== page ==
"Recovering from a concussion requires active rest and refraining from excessive physical and cognitive stimuli, such as contact sports, reading, writing and even the need for limitation of watching television and online activities, says Prakash Jayabalan, MD, PhD who is lead investigator on the study and is an attending physician at the Rehabilitation Institute of Chicago (RIC) and assistant professor at Northwestern University Feinberg School of Medicine. "These are all things that the average college student encounters on a daily basis and will find challenging to limit. Therefore, our research team wanted to determine if recovery time for patients in a college setting is different from those people outside of that setting."

For More on this story, CLICK HERE.

  2) What We Are Reading That You Might Find Helpful...
Broken Arrow Boy by Adam Moore

When Adam Moore was 8 years old, a fluke accident resulted in an arrow piercing his brain. The accident led him into a world of hospitals, operations, and physical therapy. Just one year later, Adam was inspired to use his experiences to create a book, Broken Arrow Boy.  It tells of his remarkable recovery from brain injury.

He entered his book into the 1989 Landmark Editions' National Written & Illustrated by ... Contest, open for students ages 6 to 19.

Adam won the Gold Award.

  (If you decide to buy anything mentioned in #5ThoughtsFriday, don't forget to use  Amazon Smile  and select the Brain Injury Association of Maryland as your donation beneficiary.) 
1) Quote We Are Contemplating...

On particularly rough days when I’m sure I can’t possibly endure, I like to remind myself that my track record for getting through bad days so far is 100%, and that’s pretty good.”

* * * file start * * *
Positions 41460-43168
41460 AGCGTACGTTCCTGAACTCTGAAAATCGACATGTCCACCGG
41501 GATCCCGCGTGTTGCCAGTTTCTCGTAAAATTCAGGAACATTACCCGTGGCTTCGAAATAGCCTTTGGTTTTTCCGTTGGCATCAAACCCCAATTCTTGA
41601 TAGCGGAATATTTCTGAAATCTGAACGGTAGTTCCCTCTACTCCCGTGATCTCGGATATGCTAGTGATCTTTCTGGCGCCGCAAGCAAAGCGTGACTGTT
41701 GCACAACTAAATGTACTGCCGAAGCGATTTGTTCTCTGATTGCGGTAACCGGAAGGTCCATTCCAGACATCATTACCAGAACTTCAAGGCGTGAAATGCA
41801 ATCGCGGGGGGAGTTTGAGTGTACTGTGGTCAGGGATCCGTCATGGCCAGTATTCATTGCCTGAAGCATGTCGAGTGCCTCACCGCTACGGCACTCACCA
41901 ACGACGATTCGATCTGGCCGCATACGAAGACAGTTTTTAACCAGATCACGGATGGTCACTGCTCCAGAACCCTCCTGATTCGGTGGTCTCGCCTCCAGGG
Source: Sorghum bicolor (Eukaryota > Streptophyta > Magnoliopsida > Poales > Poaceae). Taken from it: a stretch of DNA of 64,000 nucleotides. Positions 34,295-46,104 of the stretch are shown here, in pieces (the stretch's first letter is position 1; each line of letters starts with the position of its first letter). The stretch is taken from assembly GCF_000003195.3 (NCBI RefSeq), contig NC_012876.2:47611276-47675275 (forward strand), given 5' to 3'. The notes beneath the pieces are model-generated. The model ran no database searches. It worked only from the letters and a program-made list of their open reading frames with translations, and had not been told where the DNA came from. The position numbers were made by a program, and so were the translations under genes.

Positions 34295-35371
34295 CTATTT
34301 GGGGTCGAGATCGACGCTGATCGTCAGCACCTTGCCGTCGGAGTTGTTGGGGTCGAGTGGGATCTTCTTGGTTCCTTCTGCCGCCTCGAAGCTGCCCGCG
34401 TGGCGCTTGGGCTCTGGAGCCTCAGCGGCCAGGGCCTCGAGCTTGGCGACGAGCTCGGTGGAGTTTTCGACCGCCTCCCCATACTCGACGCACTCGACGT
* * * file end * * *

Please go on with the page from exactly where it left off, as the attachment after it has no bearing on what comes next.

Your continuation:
- Unknown   
  "Partners in Progress"  on March 23-24, 2017,  is a multi-track  neuro- conference focusing on issues related to:  individuals with brain injury  and family members, children and adolescents in the school system, advocacy, and professional and clinical training. The purpose of the two-day conference is to provide state-of-the-art information about brain injury treatment, services, research, and advocacy and to improve collaboration and networking between individuals with brain injury, families and professionals.
 Hey, Did you Miss this Quarter's Edition of BIAMD's Headway Newsletter? No worries.  Click HERE! 

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 Want to find a story from a past #5ThoughtsFriday blog posts, visit the archive by clicking HERE.

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 Which bullet above is your favorite? What do you want more or less of? Let us know! Just send a tweet to @biamd1 and put #5ThoughtsFriday in there so we can find it.

 Thanks for reading! Have a wonderful weekend.